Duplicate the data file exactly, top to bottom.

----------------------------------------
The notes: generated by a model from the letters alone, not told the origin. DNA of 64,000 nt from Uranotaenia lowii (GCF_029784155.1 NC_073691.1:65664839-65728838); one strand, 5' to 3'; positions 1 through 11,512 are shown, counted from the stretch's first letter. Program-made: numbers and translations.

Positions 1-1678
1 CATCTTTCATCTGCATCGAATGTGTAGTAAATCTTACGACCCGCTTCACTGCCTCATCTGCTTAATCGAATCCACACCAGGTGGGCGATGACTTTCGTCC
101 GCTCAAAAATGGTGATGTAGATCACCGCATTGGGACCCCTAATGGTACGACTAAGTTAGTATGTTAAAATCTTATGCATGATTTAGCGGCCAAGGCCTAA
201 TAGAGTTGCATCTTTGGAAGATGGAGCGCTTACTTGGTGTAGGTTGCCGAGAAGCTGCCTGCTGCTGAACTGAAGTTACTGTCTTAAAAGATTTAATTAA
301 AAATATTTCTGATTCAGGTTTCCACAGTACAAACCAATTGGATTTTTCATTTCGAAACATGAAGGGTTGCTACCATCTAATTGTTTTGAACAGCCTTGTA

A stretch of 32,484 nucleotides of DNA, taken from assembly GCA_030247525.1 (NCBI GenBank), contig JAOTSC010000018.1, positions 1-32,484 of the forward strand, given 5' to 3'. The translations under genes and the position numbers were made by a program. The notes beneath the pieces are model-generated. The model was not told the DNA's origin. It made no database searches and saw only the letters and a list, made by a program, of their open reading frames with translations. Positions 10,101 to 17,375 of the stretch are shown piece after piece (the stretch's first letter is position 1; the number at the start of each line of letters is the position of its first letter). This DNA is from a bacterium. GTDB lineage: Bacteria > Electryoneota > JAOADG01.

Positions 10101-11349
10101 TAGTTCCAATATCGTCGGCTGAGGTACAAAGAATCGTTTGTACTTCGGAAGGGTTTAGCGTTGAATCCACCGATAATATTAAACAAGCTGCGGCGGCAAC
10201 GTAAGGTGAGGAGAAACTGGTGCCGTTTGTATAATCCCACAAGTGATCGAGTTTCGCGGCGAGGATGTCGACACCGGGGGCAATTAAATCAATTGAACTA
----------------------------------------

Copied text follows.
The notes: generated by a model from the letters alone, not told the origin. DNA of 64,000 nt from Uranotaenia lowii (GCF_029784155.1 NC_073691.1:65664839-65728838); one strand, 5' to 3'; positions 1 through 11,512 are shown, counted from the stretch's first letter. Program-made: numbers and translations.

Positions 1-1678
1 CATCTTTCATCTGCATCGAATGTGTAGTAAATCTTACGACCCGCTTCACTGCCTCATCTGCTTAATCGAATCCACACCAGGTGGGCGATGACTTTCGTCC
101 GCTCAAAAATGGTGATGTAGATCACCGCATTGGGACCCCTAATGGTACGACTAAGTTAGTATGTTAAAATCTTATGCATGATTTAGCGGCCAAGGCCTAA
201 TAGAGTTGCATCTTTGGAAGATGGAGCGCTTACTTGGTGTAGGTTGCCGAGAAGCTGCCTGCTGCTGAACTGAAGTTACTGTCTTAAAAGATTTAATTAA
301 AAATATTTCTGATTCAGGTTTCCACAGTACAAACCAATTGGATTTTTCATTTCGAAACATGAAGGGTTGCTACCATCTAATTGTTTTGAACAGCCTTGTA

A stretch of 32,484 nucleotides of DNA, taken from assembly GCA_030247525.1 (NCBI GenBank), contig JAOTSC010000018.1, positions 1-32,484 of the forward strand, given 5' to 3'. The translations under genes and the position numbers were made by a program. The notes beneath the pieces are model-generated. The model was not told the DNA's origin. It made no database searches and saw only the letters and a list, made by a program, of their open reading frames with translations. Positions 10,101 to 17,375 of the stretch are shown piece after piece (the stretch's first letter is position 1; the number at the start of each line of letters is the position of its first letter). This DNA is from a bacterium. GTDB lineage: Bacteria > Electryoneota > JAOADG01.

Positions 10101-11349
10101 TAGTTCCAATATCGTCGGCTGAGGTACAAAGAATCGTTTGTACTTCGGAAGGGTTTAGCGTTGAATCCACCGATAATATTAAACAAGCTGCGGCGGCAAC
10201 GTAAGGTGAGGAGAAACTGGTGCCGTTTGTATAATCCCACAAGTGATCGAGTTTCGCGGCGAGGATGTCGACACCGGGGGCAATTAAATCAATTGAACTA